Insider tip: You can watch Old Faithful erupt, cocktail in hand, for the second-floor balcony of Old Faithful Inn.
The other parkitecture buildings in Yellowstone that I love are the Trailside Museums.
A series of rustic buildings were built in the 1930s to be “small local museums”. There are three remaining, and all are National Historic Landmarks.
- Fishing Bridge Museum (1932)
This is now the Fishing Bridge Visitor Center. It was originally designed so that visitors approaching from the parking lot could see through it to Yellowstone Lake, where stone steps lead down to the shore. Antlers, rams’ horns, and bighorn sheep skulls still decorate the two wrought-iron chandeliers.
- Norris Museum (1930)
The open foyer through the middle of the Norris Museum still functions as the visitor’s gateway to the Norris Geyser Basin. One of the two rooms on either side of the foyer originally contained bird specimens; both now have exhibits explaining geothermal activity and life in thermal areas.
- Madison Museum (1930)
Overlooking a meadow near where the Gibbon and Firehole rivers join to form the Madison River, the Madison Museum was intended to focus on park history. The smallest of the three remaining trailside museums, it’s now the Madison Information Station.
READ MORE: The Best National Parks Lodges to Stay In
More Information about Yellowstone National Park
Now that you’ve discovered 10 fun facts about Yellowstone National Park, are you feeling inspired to visit Yellowstone National Park?
Start planning your trip now with these Yellowstone National Park information guides:
- Detailed Itineraries for Yellowstone National Park
- Yellowstone National Park Guide
- When is the best time to visit Yellowstone National Park, Wyoming?
- How to Visit Yellowstone in Winter
- The Best Airport for Yellowstone National Park
- 21 Best Hikes in Yellowstone National Park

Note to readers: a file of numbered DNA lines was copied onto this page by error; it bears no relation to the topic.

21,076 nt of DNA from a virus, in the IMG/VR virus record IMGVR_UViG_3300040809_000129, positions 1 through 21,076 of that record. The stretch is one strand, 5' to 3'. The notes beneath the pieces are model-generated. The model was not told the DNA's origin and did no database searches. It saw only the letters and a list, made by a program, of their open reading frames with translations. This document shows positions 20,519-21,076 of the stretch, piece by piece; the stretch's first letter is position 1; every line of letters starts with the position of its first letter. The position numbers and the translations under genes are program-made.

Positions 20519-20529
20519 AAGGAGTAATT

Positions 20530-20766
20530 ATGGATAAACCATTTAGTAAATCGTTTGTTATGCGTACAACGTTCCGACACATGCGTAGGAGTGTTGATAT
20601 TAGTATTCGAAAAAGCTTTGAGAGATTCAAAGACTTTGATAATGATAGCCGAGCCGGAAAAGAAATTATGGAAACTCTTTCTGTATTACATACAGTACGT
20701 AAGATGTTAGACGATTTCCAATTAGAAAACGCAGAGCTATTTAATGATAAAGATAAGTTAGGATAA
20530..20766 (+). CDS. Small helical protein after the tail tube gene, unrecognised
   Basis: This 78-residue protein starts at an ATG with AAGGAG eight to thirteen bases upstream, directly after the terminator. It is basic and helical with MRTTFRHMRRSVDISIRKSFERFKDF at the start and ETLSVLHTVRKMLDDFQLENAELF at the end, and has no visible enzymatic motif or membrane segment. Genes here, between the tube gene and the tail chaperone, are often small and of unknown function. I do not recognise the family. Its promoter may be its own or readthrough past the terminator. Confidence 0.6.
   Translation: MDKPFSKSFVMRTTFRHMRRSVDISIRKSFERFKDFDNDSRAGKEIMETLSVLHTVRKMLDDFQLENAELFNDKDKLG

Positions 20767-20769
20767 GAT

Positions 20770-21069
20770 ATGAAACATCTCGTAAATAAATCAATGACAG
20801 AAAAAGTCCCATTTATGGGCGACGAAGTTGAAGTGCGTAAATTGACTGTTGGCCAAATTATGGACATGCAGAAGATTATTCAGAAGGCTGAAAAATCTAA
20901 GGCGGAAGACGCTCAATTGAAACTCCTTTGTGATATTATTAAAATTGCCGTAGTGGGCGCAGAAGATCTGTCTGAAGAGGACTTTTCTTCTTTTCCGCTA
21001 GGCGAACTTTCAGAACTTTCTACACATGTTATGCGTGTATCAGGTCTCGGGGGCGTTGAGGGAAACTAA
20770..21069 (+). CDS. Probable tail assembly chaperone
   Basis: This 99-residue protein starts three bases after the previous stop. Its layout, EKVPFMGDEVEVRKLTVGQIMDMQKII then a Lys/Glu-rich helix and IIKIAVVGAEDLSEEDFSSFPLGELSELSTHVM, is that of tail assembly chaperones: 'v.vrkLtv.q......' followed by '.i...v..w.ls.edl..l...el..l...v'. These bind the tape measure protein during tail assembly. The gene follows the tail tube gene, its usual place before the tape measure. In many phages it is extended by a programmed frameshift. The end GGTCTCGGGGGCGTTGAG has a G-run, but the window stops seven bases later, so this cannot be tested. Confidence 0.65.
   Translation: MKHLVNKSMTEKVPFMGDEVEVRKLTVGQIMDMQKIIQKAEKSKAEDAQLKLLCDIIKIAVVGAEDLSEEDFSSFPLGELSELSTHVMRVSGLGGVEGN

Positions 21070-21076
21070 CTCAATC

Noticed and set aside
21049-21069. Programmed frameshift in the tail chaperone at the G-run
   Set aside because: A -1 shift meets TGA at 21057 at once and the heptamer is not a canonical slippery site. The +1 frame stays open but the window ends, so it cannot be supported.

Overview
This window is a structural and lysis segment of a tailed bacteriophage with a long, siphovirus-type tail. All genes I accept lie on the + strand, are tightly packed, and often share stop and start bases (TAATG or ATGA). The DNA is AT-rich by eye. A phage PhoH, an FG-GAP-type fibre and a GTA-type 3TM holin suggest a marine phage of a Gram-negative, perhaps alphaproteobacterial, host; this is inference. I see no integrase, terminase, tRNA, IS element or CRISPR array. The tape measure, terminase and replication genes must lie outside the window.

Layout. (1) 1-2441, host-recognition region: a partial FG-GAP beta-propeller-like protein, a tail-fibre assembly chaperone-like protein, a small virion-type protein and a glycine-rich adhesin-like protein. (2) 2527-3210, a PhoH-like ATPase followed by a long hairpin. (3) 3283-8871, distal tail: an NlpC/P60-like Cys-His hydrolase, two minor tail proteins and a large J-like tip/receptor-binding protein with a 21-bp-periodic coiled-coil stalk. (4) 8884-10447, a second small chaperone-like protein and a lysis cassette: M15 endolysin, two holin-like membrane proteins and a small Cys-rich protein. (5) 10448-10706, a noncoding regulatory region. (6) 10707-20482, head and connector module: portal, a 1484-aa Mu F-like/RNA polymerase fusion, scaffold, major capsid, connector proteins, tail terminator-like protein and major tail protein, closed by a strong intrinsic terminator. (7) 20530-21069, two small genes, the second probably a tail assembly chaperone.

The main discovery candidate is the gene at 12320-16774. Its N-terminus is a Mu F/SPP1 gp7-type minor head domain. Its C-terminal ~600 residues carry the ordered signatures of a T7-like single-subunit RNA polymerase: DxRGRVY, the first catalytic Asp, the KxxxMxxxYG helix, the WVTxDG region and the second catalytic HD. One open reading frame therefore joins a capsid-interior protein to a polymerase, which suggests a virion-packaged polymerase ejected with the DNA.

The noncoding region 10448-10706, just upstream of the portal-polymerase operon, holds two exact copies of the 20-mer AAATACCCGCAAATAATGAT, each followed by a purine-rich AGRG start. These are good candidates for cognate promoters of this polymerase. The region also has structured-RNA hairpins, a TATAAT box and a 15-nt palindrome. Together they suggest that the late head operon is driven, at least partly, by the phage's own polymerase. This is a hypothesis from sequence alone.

- 10 Best Waterfalls in Yellowstone National Park
- How Many Days in Yellowstone National Park?
- The 20 Best Things To Do In Yellowstone National Park
- Complete Guide To The Best Camping In Yellowstone National Park
- The Yellowstone Lamar Valley Scenic Drive: A Complete Guide
- The Best Yellowstone Scenic Drives
- How To Get To Yellowstone National Park
- Great Books about Yellowstone National Park
- Vacation Rentals Near Yellowstone National Park
Do you have any other fun facts about Yellowstone Park to share? I’d love to hear them. Join my private Facebook group National Parks Collectors and comment and let me know (you can also pick up extra planning tips, share your photos and stories with other national park lovers and more).
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James Ian is a national park, camping and hiking expert.
He has dedicated his life to travel, visiting more than 80 countries, all 7 continents and all of the main national parks in the United States. With over 35 years experience in the travel industry, James has worked on cruise ships, at resorts and hotels, and as a travel planner who’s helped hundreds of people plan successful trips to US national parks.
Based on his experience visiting our national parks multiple times, in-depth research and expertise as a travel planner, James has published detailed itineraries for most of the major national parks in the US. These itineraries, as well as in-depth park guides, comprehensive camping and hiking gear reviews and buying guides, and helpful packing lists and gift guides will help you have your own incredible trip to US national parks without stress and hassle.
As a national park expert, James has contributed to many publications, including Time Business News, Savoteur, Best Trip, and Wired.